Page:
My Brilliant Friend (by Elena Ferrante)

February 13, 2018 | Posted by Lesley Jakobsen | Fiction, THUMBNAIL REVIEWS, WRITING & LITERATURE |

Children of Naples

In a ragged post-war Neapolitan suburb, families send their children to school under sufferance. But two young pupils –  pointlessly enough, girls – exhibit well above-average intellectual ability.  But which one of the pair is the brilliant friend?  Studious, pragmatic Elena, or the mercurial, nihilistic Lila? The girls’ time and place is particularly dangerous.  “Our world was like that, full of words that killed: croup, tetanus, typhus, gas, war, lathe, rubble, work, bombardment, bomb, tuberculosis, infection.  With these words and those years I bring back the many fears that accompanied me all my life.” But then again, it is an all-too familiar child’s world of not quite-real, misunderstood…

Continue Reading →

Night’s Lies by Gesualdo Bufalino

(1988) The place of confinement is an island fortress, “It is known as an island but ought to be called a rock.  For it is nothing more than a stack of volcanic tufa heaped up into the form of an enormous snout, wearisomely steep in some places, but for the most part bare, sheer crag.  The strip of sea between it and the mainland is no wider than a keen eye can traverse.  None the less to cross it, be it through the malice of the winds or of the currents, is a hazardous business for vessels, and totally beyond the…

Continue Reading →

Pompeii by Mary Beard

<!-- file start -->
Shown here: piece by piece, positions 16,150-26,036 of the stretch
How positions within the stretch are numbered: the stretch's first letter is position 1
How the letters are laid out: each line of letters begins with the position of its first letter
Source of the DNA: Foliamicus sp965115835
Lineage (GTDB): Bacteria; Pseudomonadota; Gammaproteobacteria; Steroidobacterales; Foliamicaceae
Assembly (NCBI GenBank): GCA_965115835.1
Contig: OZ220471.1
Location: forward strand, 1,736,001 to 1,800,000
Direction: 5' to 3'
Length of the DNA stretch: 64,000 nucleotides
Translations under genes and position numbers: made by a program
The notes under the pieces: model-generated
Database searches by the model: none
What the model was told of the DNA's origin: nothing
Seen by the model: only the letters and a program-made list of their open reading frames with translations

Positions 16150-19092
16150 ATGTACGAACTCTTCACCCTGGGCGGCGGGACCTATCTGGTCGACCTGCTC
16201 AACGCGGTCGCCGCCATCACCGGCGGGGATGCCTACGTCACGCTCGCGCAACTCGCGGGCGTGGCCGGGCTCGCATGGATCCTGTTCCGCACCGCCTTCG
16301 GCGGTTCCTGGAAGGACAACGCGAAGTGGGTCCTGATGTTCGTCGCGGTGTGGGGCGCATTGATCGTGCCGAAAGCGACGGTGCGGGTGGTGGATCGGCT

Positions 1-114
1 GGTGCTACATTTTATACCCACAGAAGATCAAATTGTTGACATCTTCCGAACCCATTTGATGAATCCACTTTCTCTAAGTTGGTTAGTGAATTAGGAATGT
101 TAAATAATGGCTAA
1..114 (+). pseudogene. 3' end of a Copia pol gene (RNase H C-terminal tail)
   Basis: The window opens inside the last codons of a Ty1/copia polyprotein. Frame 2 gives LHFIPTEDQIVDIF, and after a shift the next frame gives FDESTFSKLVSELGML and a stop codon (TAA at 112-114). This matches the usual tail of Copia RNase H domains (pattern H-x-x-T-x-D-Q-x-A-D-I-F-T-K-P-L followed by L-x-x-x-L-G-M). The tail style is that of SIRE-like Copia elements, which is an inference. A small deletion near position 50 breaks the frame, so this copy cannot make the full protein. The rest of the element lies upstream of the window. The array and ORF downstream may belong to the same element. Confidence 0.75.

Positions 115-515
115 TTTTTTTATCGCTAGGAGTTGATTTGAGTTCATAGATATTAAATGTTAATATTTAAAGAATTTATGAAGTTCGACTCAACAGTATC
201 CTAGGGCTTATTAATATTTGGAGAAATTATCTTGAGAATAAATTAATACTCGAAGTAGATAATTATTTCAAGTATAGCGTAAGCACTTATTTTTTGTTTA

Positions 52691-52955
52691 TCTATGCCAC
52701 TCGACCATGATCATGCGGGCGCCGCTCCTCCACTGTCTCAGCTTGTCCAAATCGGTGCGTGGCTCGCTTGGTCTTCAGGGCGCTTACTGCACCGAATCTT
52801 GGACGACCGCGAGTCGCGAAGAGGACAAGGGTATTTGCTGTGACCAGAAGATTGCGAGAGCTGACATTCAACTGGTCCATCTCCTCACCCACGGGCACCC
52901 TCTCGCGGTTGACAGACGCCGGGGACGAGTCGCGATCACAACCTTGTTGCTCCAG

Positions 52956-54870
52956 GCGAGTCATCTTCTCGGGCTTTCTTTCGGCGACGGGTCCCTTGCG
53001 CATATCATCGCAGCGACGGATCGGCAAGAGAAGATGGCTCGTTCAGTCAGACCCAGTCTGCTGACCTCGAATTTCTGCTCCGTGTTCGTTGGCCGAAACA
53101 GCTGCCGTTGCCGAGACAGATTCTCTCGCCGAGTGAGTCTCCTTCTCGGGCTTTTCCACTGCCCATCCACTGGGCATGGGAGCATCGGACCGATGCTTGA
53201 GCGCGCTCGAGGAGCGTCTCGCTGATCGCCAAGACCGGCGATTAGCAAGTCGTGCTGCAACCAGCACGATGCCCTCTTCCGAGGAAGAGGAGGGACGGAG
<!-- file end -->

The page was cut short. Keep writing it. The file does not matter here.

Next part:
A Modern Dog in Pompeii

  Mary Beard’s television programmes are about the ancients and not the presenter, which is a nice change.  Beard does insert herself into her excellent work, “Pompeii”, but only to ask the questions which the reader would ask.  If you want to know what (we think) the Pompeiians ate (they loved dormice and a revolting fermented fish sauce called garum), drank (lots of alcohol), ) and watched (horrible gladiator and animal maulings), then this is the book for you.  There is unavoidably, a lot of supposition in the recreation of the life of the ancients.  Some of it seems a bit dubious (determining which…

Continue Reading →

The Mysterious Flame of Queen Loana

See "The Eternal Sunshine of the Spotless Mind" instead.

(by Umberto Eco). Umberto Eco may have been a gift from God (Ex Caelis Oblatus) but this novel is not divinely inspired.  Yambo (Giambattista Bodoni), the narrator, is fog-bound.  Following an ‘incident’ (a stroke?), he loses his episodic memory.  His doctor explains, “It’s episodic memory that establishes a link between who we are today and who we have been, and without it, when we say ‘I’, we’re referring only to what we’re feeling now, not to what we felt before, which gets lost, as you say, in the fog.” This concept is applied rather loosely by Eco in the service of allowing Yambo, now in his sixties, to…

Continue Reading →

Wagner, Verdi and Murano Bugs in Venice

February 4, 2015 | Posted by Peter Jakobsen | TRAVEL, Ulalume, WAGNER |

2013 Our train from Naples was not direttissima but it sure was a case of molto ritardo.   An unexpected change in Firenze, back a couple of stops on a local caboose, onward through Bologna and finally, we were emptied out on a water taxi through the Grand Canal to Locanda Vivaldi (Venice being his birthplace).   We dined there on a lovely high terrace overlooking Canal Grande, heroically overlooking the warning note: A volte alcuni prodotti potrebbero essere passati per la catena del freddo which we translated as ‘Sometimes some products might be passed by the cold chain’ which we parsed…

Continue Reading →

© Copyright 2014 The Varnished Culture All Rights Reserved. TVC Disclaimer. Site by KWD&D.